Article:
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THE ART Of the II'TTGUITAF


THE ARTOf

the IALIGUIAI

Edited by DAN FOX

CONTENTS 2

CHARLIE CHRISTIAN BIOGRAPHY

t4 A S-M-O.O-T-H ONE 6

WHOLLY CATS

9

SIX APPEAL

10

SEVEN COME ELEVEN

t2 GONE WITH "WHAT'' WIND I4 AIR MAIL SPECIAL 18

BENNY'S BUGLE

t9 BREAKEAST FEUD 122 SHIVERS 24

TILL TOM SPECIAL

27 GRAND SLAM 28 SOLO

FLIGHT

32 NOTATION

AND HARMONIC ANALYSIS

:s

THE GOODilAN GROUP Music Publishers New York, Nsw York

lErn*ii*i*ctrwron f 7 f 7 W6t ElrenMnd noad P.0.

@

BN

I

38

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tlitvau*cc,

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copyright 1964, 1988 REGENT MUSIC CORPORATION

unaurhorized copying, arranging,

".""il::l*?fiiJxxtilriii"tffi;;ance Infringers are liable under the law.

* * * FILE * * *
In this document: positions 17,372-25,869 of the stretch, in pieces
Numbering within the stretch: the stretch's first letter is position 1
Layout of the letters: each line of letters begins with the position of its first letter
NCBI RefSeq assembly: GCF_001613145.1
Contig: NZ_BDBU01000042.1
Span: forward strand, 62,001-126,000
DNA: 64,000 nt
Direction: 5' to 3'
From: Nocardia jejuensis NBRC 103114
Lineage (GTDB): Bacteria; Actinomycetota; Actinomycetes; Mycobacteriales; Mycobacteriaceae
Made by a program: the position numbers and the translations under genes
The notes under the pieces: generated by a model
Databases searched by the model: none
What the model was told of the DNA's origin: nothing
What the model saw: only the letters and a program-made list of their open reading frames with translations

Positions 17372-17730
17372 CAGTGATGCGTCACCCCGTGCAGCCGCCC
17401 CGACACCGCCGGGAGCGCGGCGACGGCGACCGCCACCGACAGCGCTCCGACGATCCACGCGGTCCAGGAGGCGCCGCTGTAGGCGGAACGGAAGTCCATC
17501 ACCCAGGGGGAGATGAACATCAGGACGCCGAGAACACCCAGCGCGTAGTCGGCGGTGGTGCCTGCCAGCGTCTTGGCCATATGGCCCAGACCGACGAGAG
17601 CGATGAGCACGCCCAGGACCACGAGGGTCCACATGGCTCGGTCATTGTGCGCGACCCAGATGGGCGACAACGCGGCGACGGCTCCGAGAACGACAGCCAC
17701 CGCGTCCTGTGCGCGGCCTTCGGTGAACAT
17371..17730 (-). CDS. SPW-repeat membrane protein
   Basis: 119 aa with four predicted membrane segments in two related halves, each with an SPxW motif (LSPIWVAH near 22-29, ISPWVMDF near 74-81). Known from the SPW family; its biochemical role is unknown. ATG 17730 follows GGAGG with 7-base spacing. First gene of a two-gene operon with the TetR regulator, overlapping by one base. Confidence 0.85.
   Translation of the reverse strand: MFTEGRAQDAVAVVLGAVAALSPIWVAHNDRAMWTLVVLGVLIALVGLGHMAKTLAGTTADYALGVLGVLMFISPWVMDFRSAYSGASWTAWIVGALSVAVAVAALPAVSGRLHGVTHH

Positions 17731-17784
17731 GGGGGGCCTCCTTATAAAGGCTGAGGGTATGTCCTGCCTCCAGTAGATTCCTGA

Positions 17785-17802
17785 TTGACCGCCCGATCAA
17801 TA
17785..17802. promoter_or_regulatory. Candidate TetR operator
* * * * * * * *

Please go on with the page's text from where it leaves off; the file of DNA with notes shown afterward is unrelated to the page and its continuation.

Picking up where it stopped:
is an infringement of copyright.


CHARLIE CHRISTIAN Charlie Christian's influence on the developmentof jazzis indisputable, and in its own way, incomparable. In a brief span of approximately three years

on the New York r.eoi, he revolutionized the concept of jazzguitar playing. Charlie brought the instrument out of its traditionally accepted place in the

rhythm section into its present role as an exciting solo voice. His guitar style was able to hold its own playing with and against trumpets, trombones, clari-

nets and saxophones.

Although Eddie Lang had developed a solo guitar technique in the early 30's, his single string lines were really more of an adjunct to his chords than an

independent melody line. Furthennore, in the big swing band era, the subdued tones of the guitar were ineffectual except for rhythm playing. The problem was

inaudibility. At first a tin resonator was tried, and in 1937 electric amplifi-